Kuching is a great city.  It is bustling with all kinds of activity.  It is the capital of Sarawak, Malaysia’s largest state and with a population of about 600,000 people.  This means that one can meet most of his requirements here.  But truly, it is a real charming city built along the banks of the river.  It is a very pretty town made up of several ethnicities and they have done well to preserve heritage despite the phenomenal growth.  The other thing that impressed us is we felt totally safe wherever we were and with whomever.   There are large hotels, banks, grocery and hardware stores all within walking distance of the riverfront.  We toured 6 of the 8 museums and tasted many of the delicacies unique to Kuching and Sarawak.  Kuching means cat in Malay and so there are many statues of cats around.  We noticed even several of the drain manhole covers had a cat symbol on them.  But it is unlikely it was named after a cat.  The two more likely suggestions are that it is named after the Chinese word kuchin meaning harbour or it is named after the mata kuching (cat’s eye) fruit, which grows widely around Sarawak.
All in all we are very happy to have made this stop.  We are next on our way up the Rajang River (one of Malaysia’s longest) as far as Sibu.  We will be visiting longhouses and villages along the way.  This is a very rural trip so we do not know how often we will be updating the blog, but if we can, we will.
The museum
The manhole cover
India Street in Kuching

Passage to the East (posted Jun 21, 2010)

We had been in Singapore for over a month and after many delays and dollars, we finally left Raffles Marina on Friday, 11 June 2010.  What?  Leaving on a Friday?  Is it not bad luck to leave port on a Friday?  Well, we cheated.  We didn’t actually leave port.  We motored over to St. John’s Island and anchored there for the night.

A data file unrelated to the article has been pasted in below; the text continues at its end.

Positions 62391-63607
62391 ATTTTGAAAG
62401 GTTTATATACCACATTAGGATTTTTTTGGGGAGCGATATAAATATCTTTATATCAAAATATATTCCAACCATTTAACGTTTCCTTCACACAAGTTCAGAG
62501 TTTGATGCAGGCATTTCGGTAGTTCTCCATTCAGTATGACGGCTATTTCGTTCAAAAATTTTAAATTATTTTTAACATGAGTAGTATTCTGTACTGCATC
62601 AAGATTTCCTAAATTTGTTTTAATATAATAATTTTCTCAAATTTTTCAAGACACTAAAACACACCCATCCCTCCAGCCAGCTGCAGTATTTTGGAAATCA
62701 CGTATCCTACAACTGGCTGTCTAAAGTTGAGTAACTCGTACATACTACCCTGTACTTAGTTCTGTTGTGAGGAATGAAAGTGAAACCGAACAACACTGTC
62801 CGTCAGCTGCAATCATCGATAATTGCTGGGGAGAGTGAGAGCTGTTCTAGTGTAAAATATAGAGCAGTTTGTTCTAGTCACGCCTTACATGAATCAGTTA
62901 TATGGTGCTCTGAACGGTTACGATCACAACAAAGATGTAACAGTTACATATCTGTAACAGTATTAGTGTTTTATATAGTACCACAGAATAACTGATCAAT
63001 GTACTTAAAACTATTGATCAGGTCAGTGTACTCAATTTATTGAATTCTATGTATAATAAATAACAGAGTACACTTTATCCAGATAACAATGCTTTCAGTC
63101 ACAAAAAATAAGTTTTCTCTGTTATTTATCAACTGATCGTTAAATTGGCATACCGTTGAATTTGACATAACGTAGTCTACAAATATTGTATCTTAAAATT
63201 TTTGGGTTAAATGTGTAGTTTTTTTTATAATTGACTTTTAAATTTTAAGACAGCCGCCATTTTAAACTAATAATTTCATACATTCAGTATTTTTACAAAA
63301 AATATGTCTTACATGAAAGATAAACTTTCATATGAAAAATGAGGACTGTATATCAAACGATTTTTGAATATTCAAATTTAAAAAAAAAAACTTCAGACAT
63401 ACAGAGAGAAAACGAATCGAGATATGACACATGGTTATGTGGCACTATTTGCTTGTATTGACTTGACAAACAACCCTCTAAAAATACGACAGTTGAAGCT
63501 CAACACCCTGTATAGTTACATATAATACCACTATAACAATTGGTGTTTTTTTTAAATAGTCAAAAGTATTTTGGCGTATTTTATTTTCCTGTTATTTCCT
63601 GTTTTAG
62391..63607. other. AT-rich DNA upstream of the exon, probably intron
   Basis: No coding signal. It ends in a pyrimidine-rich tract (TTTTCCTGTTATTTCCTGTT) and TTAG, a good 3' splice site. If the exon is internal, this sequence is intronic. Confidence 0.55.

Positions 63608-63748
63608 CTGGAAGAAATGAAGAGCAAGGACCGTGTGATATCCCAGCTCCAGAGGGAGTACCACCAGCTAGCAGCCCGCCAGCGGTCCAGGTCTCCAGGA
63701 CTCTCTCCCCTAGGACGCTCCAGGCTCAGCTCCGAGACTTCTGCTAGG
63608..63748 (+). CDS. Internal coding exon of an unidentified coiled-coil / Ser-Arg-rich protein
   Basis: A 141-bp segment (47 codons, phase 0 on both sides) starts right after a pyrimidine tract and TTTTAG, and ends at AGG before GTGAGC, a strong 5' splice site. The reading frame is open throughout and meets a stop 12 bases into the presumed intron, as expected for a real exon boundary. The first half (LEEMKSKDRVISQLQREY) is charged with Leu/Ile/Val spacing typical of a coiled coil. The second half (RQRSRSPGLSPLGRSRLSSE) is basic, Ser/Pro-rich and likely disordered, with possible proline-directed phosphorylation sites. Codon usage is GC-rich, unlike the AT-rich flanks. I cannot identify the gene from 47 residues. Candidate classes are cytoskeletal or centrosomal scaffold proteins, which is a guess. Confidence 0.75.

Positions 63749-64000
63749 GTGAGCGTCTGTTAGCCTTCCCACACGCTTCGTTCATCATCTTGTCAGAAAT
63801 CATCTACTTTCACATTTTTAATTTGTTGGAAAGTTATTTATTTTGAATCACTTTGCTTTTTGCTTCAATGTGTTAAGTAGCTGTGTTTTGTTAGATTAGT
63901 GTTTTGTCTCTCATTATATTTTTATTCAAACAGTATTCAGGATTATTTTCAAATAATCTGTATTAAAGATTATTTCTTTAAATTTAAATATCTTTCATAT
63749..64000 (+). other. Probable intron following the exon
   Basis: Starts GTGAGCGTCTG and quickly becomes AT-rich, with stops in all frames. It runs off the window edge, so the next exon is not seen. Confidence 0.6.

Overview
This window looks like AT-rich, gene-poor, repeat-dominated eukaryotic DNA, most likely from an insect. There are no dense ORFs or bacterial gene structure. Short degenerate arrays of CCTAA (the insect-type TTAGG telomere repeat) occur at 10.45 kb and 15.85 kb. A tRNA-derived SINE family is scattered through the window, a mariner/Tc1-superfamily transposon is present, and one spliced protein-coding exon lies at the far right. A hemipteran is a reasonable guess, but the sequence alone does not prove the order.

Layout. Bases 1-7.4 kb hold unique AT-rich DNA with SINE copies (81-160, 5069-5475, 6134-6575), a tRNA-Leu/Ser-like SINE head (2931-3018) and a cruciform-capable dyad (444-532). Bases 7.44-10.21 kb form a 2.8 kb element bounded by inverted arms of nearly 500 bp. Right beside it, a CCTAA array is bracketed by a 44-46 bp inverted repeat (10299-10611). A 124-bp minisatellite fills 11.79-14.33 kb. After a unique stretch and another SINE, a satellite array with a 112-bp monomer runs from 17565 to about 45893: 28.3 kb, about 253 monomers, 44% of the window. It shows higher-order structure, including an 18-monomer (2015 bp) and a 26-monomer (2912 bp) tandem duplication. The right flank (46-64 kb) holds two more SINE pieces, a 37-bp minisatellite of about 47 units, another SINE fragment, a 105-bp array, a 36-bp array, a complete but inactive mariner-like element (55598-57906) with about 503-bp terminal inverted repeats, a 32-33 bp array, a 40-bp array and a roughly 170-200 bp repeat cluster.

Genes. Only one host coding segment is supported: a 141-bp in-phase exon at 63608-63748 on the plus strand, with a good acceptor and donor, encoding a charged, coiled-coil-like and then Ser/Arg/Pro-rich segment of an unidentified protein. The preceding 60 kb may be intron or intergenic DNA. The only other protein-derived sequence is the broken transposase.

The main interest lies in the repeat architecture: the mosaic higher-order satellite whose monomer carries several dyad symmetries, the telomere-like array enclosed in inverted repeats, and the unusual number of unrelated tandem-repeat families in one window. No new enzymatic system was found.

We left early on Saturday, 12 June 2010.  The sails went up but the wind was not cooperative and we had to motor-sail all the way, save for about 6 hours of sailing.  The trip was pretty not bad.  We had a storm on day 2 just before sunrise with lightning! (OOOPS!); we dropped sails, turned off all our electronics and motored blind but it was not that bad, mostly just rain.  It was frustrating though as the waves were setting us back and we were not making much way.
For the largest part of the trip, it was clear skies and millions of stars.  There was a beautiful new moon setting one night, where we could almost see the whole moon, though just a sliver was showing.   A very bright planet sat right above it.  We tried to capture it on camera but to no avail.
We had dolphins come along side to play a couple of times.
We didn’t encounter as many fishing boats as we had over in the west of Malaysia and Thailand.  However, there were a couple of close encounters with ships.  We had one literally up our stern and we had to raise him on the radio to ask the ship’s intention.  He then said he was overtaking us on our starboard but we kept seeing his starboard light, so we hailed him again.  Oops, he said, we actually wanted to overtake to port.  Duh.  We sweated for a while but all was fine.
We arrived at the mouth of the Santubong River at about 1500 hours of Tuesday, 15 June 2010.  After a little dicey maneuver, we finally dropped anchor in front of Datuk Linggi’s private dock.  Soon after, someone came over in a fishing boat to say hello.  Hey he looks very familiar and turned out to be Dollah, one of the crew from Datuk Linggi’s boat, the Melreni.  They were berthed next to us at Raffles Marina for many months back in 2002.  Datuk Linggi had sold his boat but most of the guys are still working for him.  So far we have met Effendi and Zamrin as well as Dollah. It is nice that they still recognize Sari Timur and her crew after all these years.  Hmmm, it is so nice to meet old friends.
It is really peaceful here.  Mount Santubong looms overhead, with its peak in the clouds sometimes.  The birds with their songs, the most beautiful sunset we have ever seen, what more can we ask for.  Even the rain didn’t dampen the good feeling.